But from the Latino USA type interviewees: why the shock and surprise when people here illegally are threatened with deportation? When you (or your parents) break a law, if you get caught don’t you expect the law to be enforced? If somebody stole your car, but then drove responsibly and used it to take their kids to school and their parents to the hospital….what would you expect to happen to them? You aren’t against them driving their kids to school or their parents to the hospital are you? And you aren’t against people driving either, right? Certainly you wouldn’t expect the punishment for vehicle theft would be paying for the car after stealing it either. So why is everybody shocked shocked shocked that when people here in the US get deported, can’t register for services, college etc.?!

For the average NPR listener like myself, I certainly get a visa when traveling places that require one. Many years ago I was a student in central Europe. My family went through lots of paperwork to get me a student visa. The family I lived with had to register me with the town council and pay extra for services based on the extra occupant. And in order to get my visa my family was required to pay for my health insurance. I had to show proof I had no crimial record at home.This is in part why first world countries work. Most people follow the rules, pay the taxes, fill out the paper work. At some point if enough people bring their bad habits with them they will destroy what they came here for.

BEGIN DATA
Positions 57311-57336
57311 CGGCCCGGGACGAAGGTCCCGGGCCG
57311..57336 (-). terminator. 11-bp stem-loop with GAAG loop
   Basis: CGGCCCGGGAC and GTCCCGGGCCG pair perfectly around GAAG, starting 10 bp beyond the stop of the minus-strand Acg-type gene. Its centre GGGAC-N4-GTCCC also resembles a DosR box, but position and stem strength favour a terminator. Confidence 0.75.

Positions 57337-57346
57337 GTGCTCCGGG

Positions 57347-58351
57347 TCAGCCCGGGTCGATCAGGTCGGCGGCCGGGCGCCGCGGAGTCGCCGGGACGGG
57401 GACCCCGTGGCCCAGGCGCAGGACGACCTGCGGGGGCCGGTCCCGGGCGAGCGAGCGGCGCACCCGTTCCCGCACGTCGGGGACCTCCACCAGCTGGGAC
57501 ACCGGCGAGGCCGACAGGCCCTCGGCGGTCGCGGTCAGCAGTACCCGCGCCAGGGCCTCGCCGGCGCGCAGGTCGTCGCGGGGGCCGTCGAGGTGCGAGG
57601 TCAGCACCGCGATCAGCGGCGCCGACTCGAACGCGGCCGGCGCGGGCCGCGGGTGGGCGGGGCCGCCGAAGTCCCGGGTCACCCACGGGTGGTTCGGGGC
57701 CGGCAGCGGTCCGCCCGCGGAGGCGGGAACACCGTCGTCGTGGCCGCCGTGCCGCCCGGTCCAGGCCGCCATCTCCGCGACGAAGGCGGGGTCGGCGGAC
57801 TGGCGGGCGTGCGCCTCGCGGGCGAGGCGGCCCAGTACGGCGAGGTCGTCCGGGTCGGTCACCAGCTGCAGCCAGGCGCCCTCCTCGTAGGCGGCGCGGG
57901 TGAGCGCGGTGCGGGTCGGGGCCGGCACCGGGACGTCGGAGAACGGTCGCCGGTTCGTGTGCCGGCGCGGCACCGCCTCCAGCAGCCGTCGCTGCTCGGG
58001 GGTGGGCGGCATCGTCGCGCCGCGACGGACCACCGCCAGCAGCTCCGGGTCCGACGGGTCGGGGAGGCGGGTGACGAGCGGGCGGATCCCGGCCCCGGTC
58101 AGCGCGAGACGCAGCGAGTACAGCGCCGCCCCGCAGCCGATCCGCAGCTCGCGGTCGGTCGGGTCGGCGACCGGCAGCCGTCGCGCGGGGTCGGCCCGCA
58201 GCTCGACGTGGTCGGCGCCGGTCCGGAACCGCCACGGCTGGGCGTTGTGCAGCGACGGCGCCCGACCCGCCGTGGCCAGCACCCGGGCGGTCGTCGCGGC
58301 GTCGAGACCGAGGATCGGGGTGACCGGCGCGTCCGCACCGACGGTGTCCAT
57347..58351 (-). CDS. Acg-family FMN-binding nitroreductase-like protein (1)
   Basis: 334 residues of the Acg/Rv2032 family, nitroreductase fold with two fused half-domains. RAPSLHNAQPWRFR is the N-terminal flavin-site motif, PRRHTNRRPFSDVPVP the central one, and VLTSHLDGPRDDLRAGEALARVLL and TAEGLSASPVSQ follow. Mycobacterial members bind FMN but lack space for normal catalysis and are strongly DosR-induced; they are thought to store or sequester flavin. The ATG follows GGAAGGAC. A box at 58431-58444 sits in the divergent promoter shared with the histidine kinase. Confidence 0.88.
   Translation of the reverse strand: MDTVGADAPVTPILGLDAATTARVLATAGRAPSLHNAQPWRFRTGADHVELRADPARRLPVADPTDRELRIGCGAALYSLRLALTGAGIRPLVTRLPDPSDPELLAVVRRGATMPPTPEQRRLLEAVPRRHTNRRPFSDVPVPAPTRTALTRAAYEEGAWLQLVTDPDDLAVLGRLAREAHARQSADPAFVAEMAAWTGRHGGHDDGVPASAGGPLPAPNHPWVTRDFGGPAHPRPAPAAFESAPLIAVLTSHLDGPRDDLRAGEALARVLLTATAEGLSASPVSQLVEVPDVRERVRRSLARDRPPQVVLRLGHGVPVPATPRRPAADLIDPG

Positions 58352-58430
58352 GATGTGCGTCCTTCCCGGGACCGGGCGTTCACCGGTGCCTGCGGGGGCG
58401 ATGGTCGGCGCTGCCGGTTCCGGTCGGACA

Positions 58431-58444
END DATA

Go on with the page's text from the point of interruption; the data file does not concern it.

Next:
When I think of immigration reform I really don’t like the idea of allowing illegal immigrants in the US any benefit from their breaking our rules. Why don’t we 1) increase the number of legal slots and decrease the waiting time 2) try and estimate how many people in what type of jobs our economy needs and allow those people in 3) try and estimate how many charity cases we can afford and allow in those from parts of the world in crisis (especially from crises the US is partially responsible for like Iraq, Afghanistan etc.)

Please pardon the rant…..Latino USA just drives me nuts 😉 BTW on a lighter note, some of my NPR listening friends like to spoof Latino USA by talking in our US accent then switching to correctly pronouncing other non Spanish place names. For example New York with a British accent, O’Flaherty’s Pub with an Irish accent, Frankfurt with a German accent etc then switching back to US accent 😉

Casa Esperanza says:

It appears that your link to twitter is broken & also cannot seem to launch your comment link.